The committees letter went on to say that the order banning them from the municipal pools: “smacks so true to the form of hateful Ku Kluxism that discounts worthy people simply because of race, creed and color thus working moral and legal injustice which has always and will always bring dangerous consequences to all concerned.”
Yorath was quick to defend his position further exposing his own prejudice. The following day he issued a statement through the Bulletin. He seemed surprised at the opposition Black citizens expressed toward the ban, and stated “I regret exceedingly that the colored people have decided to make an issue of the question. . .” He then went on to imply that Black people had no reason to complain about their treatment in Edmonton, and that he was firm in the belief that when it came to “the question of mixed bathing pools, however, it cannot be allowed.” He was also bold enough to say that, “The objection may be taken for sentimental reasons which may or may not justified but which unfortunately exist.”
Edmonton City council heard the Black community’s complaint loudly and clearly in a special meeting held Monday afternoon July 14, as reported in the Bulletin on Tuesday morning, July 15. Mrs. Poston, Ernie Walker and Richard Croth representing the city’s black population appeared before council to state their case. According to the Bulletin the “gist” of their argument was that they were law abiding, tax paying citizens and “felt any discrimination keenly.” The black delegation also pointed out that their children went to the same schools and that, “we are allowed all the other privileges” white taxpayers enjoyed, “Why may we not use the civic pools?”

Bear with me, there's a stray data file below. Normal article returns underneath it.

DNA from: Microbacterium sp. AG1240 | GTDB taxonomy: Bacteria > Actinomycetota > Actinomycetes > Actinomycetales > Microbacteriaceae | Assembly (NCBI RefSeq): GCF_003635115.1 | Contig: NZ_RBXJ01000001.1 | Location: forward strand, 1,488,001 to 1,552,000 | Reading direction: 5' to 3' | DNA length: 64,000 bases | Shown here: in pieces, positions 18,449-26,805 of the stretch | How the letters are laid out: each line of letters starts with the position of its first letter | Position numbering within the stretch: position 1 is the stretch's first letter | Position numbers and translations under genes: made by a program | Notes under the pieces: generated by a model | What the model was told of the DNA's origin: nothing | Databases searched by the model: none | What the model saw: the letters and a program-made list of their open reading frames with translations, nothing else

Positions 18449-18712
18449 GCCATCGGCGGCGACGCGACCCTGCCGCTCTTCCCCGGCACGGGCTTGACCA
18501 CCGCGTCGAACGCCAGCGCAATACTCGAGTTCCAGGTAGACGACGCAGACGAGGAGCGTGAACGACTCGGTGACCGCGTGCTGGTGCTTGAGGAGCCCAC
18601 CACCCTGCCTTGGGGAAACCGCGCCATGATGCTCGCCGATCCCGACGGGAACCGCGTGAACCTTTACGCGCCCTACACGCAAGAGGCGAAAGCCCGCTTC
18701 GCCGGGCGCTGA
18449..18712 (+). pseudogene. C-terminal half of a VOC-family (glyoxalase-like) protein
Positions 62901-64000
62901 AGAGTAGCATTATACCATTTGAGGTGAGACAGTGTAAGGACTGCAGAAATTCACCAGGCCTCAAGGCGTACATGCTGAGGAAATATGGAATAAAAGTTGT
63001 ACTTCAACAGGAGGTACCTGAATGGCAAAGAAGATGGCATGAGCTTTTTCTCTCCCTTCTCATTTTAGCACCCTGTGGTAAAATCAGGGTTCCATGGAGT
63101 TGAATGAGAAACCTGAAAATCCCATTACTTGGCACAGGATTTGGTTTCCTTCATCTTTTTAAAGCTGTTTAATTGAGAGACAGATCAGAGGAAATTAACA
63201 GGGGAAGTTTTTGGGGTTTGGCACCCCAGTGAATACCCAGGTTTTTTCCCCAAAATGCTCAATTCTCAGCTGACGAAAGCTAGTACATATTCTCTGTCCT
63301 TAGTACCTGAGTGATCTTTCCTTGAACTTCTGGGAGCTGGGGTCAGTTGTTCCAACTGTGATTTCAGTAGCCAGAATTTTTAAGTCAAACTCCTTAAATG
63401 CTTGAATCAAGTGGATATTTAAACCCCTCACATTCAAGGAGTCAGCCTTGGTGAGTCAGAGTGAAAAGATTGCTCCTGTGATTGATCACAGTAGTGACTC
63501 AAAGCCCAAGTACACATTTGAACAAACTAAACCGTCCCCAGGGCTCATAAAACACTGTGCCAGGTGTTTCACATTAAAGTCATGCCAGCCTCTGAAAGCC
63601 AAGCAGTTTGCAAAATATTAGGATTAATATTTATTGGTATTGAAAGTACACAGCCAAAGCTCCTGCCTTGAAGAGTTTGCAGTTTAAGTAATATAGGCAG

It’s apparent that city council was split on the subject. Alderman Rice Sheppard siding with the blacks addressed the meeting with words barely disguising his contempt for the ban. He reminded council that not only was there no discrimination collecting black citizen’s taxes but also, “there was no discrimination against the colored folk fighting along our own boys in France.”
Alderman Bury concurred, “pointing out that there was undoubtedly discrimination against colored folk that should not exist.”
The dissenters seriously outnumbered, fought back, with Alderman Collison being “slightly against the trend’, while Alderman Duggan, “wanted to refer the matter back to committee to see if some amicable settlement could be arrived at.” Ignoring the dissenter’s views, the vote was held, with the edict revoked by a sizable “majority” of city council.
The Black population could now swim in the city swimming pools!
This is where the story should end; however, a small group of racists—in city council, and the Edmonton Exhibition Association—were determined to keep black citizens from patronizing the East End Swimming Pool.
Author: LEANDER K. LANE